An ordinance repealing sections 2 and 3 of “An ordinance in relation to supervisors of streets, their powers and duties (amendating of Chaper XXIV of the ordinances of the city of Monmouth.)” Be it ordained by the city council of the city of Monmouth: section 1 neat Sections 2 and 3 of chapter XXV (No. 31) Revised ordinances be and the same are hereby repealed. Passed April 1, 1872 Signed W.B. Boyd, Mayor.
Boyd lived in Monmouth until September of 1881, when he moved to Bloomington to become president of the Walton Plow Company and senior member of the wholesale house of Boyd and Chester. His estimated worth was over $100,000.
Boyd died of suicide November 30, 1888. The obituary speculated that he was depressed and in poor health—the Civil War illness; his wife had been out of the house at the time. He was survived by Lydia, who joined her daughter in New York City, with whom she died on March 19, 1915; her body was brought back to Bloomington to be buried next to her husband.
Kyle Eich was in the historiography class at Monmouth College in the fall of 2005.
 Moffitt Book, V, 40, in Warren County Genealogical Library; Alumni Directory of 1942 lists only Dora May, ’82, actress, d. June 1909; perhaps the second daughter is Emma N. Boyd ’85, but more likely there is an error in one of the reports.
 Marriage records in Warren County Genealogical library, Warren County Library.
 Alumni Directory of 1942; obituary of Lydia Boyd.
 Census of 1880 for Monmouth, Illinois
 There may also be a distant connection to his business partner. The state marriage index shows that William Weir, Sr, married Fidelia J. Boyd on 10/13, 1859, in Warren County; Portrait and Biographical Album of Warren County (Chicago: Chapman, 1886), 606, notes that she was the daughter of Thomas and Ann Boyd, who had been born in Ireland and New York. Another Boyd family from Ohio moved to Monmouth in the early 1850s: http://homepages.rootsweb.com/~clanboyd/ohio24.htm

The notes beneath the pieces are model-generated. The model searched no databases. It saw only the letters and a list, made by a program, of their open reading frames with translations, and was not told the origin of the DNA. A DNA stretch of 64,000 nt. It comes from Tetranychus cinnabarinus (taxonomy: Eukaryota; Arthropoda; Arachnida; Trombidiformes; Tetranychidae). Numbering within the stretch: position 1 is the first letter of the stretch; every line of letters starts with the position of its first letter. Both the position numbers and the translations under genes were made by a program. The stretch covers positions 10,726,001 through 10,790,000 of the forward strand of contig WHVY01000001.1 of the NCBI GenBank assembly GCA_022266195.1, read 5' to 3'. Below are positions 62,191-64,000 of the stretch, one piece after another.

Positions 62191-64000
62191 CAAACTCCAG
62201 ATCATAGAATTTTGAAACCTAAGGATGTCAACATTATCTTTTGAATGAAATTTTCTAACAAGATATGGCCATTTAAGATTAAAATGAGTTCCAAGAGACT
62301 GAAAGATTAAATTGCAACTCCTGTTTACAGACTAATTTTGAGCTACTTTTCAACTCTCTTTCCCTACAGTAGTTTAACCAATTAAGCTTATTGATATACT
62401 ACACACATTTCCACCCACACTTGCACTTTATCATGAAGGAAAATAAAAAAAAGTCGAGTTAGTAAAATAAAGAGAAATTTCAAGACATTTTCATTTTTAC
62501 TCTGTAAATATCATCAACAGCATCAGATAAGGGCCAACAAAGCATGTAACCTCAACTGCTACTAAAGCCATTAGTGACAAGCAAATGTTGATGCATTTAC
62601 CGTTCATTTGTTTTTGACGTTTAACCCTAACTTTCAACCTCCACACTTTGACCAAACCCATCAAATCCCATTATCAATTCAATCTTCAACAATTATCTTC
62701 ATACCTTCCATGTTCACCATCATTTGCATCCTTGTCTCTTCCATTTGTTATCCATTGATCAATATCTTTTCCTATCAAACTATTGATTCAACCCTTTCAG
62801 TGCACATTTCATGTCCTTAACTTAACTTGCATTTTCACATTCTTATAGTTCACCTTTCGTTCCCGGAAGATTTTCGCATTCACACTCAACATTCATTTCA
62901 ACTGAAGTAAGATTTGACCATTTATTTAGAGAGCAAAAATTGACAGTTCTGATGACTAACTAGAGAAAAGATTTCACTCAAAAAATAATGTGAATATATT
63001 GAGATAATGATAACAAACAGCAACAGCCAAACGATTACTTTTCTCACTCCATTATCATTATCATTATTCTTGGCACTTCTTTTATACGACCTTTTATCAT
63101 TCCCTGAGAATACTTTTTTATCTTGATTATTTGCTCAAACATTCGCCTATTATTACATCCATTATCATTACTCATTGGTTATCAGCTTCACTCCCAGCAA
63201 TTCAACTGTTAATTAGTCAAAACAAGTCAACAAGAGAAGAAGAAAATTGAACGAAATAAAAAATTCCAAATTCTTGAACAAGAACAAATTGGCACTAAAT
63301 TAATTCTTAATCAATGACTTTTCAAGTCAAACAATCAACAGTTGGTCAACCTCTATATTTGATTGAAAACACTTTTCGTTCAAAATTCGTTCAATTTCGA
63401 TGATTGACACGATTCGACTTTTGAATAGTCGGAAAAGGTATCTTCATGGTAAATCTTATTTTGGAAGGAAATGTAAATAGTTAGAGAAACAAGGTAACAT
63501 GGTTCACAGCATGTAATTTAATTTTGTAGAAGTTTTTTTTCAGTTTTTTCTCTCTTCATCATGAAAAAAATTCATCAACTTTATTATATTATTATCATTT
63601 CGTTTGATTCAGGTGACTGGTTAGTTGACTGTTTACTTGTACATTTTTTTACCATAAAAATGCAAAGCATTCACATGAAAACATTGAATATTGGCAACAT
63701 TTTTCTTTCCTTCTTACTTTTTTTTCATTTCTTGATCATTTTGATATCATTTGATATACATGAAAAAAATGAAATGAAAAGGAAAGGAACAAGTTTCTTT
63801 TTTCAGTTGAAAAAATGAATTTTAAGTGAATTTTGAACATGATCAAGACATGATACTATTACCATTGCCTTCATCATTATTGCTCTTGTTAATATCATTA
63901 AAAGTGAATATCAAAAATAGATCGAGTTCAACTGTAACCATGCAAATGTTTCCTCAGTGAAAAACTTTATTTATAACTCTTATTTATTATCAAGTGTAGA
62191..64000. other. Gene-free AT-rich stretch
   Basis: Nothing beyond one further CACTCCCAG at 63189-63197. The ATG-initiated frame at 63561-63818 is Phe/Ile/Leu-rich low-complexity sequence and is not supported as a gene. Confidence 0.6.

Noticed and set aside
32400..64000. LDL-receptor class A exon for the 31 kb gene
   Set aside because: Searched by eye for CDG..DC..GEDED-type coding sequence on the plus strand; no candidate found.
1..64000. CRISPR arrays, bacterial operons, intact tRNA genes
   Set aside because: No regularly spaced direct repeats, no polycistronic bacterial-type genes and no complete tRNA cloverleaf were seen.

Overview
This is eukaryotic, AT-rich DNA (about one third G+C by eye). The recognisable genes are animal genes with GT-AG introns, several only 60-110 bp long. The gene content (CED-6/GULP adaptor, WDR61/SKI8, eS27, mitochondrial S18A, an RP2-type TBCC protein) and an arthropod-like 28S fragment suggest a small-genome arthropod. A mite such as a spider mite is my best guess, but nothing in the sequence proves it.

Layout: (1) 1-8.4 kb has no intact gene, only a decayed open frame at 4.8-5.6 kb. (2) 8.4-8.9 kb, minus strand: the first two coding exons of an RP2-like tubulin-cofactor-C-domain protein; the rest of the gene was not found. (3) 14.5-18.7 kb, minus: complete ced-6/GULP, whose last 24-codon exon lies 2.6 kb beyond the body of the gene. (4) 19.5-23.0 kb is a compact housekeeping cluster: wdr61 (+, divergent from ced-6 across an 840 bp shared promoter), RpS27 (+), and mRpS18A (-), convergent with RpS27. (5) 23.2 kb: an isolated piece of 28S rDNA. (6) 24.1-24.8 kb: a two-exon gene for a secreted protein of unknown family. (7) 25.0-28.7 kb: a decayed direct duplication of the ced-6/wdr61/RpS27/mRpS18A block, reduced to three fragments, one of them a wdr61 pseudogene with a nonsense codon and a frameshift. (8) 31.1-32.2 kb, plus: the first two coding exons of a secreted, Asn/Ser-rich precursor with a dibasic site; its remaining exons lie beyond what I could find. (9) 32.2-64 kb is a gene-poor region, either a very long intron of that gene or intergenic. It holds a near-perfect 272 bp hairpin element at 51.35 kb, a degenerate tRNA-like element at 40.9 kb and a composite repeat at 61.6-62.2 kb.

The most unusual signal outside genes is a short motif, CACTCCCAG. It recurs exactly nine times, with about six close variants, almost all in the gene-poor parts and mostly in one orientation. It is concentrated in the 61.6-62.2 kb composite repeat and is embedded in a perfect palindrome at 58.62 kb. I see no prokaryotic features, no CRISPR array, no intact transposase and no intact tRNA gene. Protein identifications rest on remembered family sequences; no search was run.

Jeff Rankin, ed., Born on the Prairie (Monmouth: Kellogg, 1981), 38-39; History of Warren County (Chicago, 1903), 781.
 "In December 1862 William S. Weir of Little York secured a patent on an improved two-horse cultivator. In order to market his invention, he decided to move to the county seat at Monmouth where he set up a temporary headquarters in the old Christian Church building on the present site of Dee Harrison Ford.
By 1862 his cultivator has been thoroughly tested and was gaining in demand. With a capital of $200, he erected, on the east side of the 100 block of North C Street, a shop with dimensions of 22 x 36 feet, joined by a blacksmith shop 24 x 20 feet. With the assistance of 9 men, he managed in 1963-64 to turn out 400 plows. The following winter, 500 plows were manufactured.
Soon, much larger quarters were needed, and a plant, 100 x 36 feet, was erected on South Third Street near the C.B. & Q. depot. A capital stock of $35,000 was established and, in 1866, a force of 25 men produced 800 cultivators. On the morning of January 20, 1867, a mysterious fire wiped out the entire plant, including 1,200 cultivators, with a loss incurred of $35,000, only $10,000 of which was covered by insurance….
In 1886 Weir sold his interest in the business to his partner, William Hanna, who was president until 1892, when a majority of the stock was sold to Martin Kingman and associates, of Peoria. In 1895 stockholders decided to move the plant to East Moline, but before this could happen the buildings were destroyed by fire, December 12, 1895. The losses were so heavy that in 1898 an assignment was made, and what was left of the once once-thriving business was moved to Averyville, near Peoria." Rankin, Born on the Prairie, 38-39; History of Warren County (1903), 781.
 Census of 1880.
 Minutes from 1871-72 kept in the City Hall.
 Past and Present of Warren County (Chicago: Kett, 1877), 205; Database:1870 United States Federal Census. Ancestry.com; obituary in Moffitt Book XIV, 19.
Boyds in Past and Present of Warren County:
|Boyd||R.H.||Monmouth Twp||retired; Sec 28; P.O. Monmouth||rep||U.P.||_|
|Boyd||W.B.||Monmouth City||Weir Plow Works||rep||Presb||New York|